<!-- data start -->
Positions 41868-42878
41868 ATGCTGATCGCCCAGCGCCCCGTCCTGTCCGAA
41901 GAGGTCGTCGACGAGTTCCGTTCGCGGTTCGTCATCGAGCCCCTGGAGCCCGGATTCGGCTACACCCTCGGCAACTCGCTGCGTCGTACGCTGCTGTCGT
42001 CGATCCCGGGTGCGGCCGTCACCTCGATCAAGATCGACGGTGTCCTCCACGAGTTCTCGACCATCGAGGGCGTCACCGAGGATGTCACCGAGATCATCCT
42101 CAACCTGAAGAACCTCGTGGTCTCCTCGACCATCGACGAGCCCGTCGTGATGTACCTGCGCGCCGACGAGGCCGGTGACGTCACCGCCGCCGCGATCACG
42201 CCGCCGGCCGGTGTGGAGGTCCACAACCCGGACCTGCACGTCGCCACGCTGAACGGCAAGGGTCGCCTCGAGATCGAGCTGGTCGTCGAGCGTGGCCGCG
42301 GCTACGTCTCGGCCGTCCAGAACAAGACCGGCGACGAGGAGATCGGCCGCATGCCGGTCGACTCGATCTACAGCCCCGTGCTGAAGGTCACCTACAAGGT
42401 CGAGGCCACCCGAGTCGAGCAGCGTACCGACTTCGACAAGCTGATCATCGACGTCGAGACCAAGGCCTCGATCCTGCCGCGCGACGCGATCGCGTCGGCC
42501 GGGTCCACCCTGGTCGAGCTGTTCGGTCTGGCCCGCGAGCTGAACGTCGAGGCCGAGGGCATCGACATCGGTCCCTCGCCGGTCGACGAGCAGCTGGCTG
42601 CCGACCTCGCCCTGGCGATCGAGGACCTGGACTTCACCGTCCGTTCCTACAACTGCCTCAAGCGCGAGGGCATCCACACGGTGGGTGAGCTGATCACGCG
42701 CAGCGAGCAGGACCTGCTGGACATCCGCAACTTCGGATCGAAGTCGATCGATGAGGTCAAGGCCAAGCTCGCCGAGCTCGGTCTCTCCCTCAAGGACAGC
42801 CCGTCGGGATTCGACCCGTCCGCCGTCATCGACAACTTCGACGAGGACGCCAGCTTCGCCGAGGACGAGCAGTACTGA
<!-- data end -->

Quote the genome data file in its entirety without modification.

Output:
Positions 41868-42878
41868 ATGCTGATCGCCCAGCGCCCCGTCCTGTCCGAA
41901 GAGGTCGTCGACGAGTTCCGTTCGCGGTTCGTCATCGAGCCCCTGGAGCCCGGATTCGGCTACACCCTCGGCAACTCGCTGCGTCGTACGCTGCTGTCGT
42001 CGATCCCGGGTGCGGCCGTCACCTCGATCAAGATCGACGGTGTCCTCCACGAGTTCTCGACCATCGAGGGCGTCACCGAGGATGTCACCGAGATCATCCT
42101 CAACCTGAAGAACCTCGTGGTCTCCTCGACCATCGACGAGCCCGTCGTGATGTACCTGCGCGCCGACGAGGCCGGTGACGTCACCGCCGCCGCGATCACG
42201 CCGCCGGCCGGTGTGGAGGTCCACAACCCGGACCTGCACGTCGCCACGCTGAACGGCAAGGGTCGCCTCGAGATCGAGCTGGTCGTCGAGCGTGGCCGCG
42301 GCTACGTCTCGGCCGTCCAGAACAAGACCGGCGACGAGGAGATCGGCCGCATGCCGGTCGACTCGATCTACAGCCCCGTGCTGAAGGTCACCTACAAGGT
42401 CGAGGCCACCCGAGTCGAGCAGCGTACCGACTTCGACAAGCTGATCATCGACGTCGAGACCAAGGCCTCGATCCTGCCGCGCGACGCGATCGCGTCGGCC
42501 GGGTCCACCCTGGTCGAGCTGTTCGGTCTGGCCCGCGAGCTGAACGTCGAGGCCGAGGGCATCGACATCGGTCCCTCGCCGGTCGACGAGCAGCTGGCTG
42601 CCGACCTCGCCCTGGCGATCGAGGACCTGGACTTCACCGTCCGTTCCTACAACTGCCTCAAGCGCGAGGGCATCCACACGGTGGGTGAGCTGATCACGCG
42701 CAGCGAGCAGGACCTGCTGGACATCCGCAACTTCGGATCGAAGTCGATCGATGAGGTCAAGGCCAAGCTCGCCGAGCTCGGTCTCTCCCTCAAGGACAGC
42801 CCGTCGGGATTCGACCCGTCCGCCGTCATCGACAACTTCGACGAGGACGCCAGCTTCGCCGAGGACGAGCAGTACTGA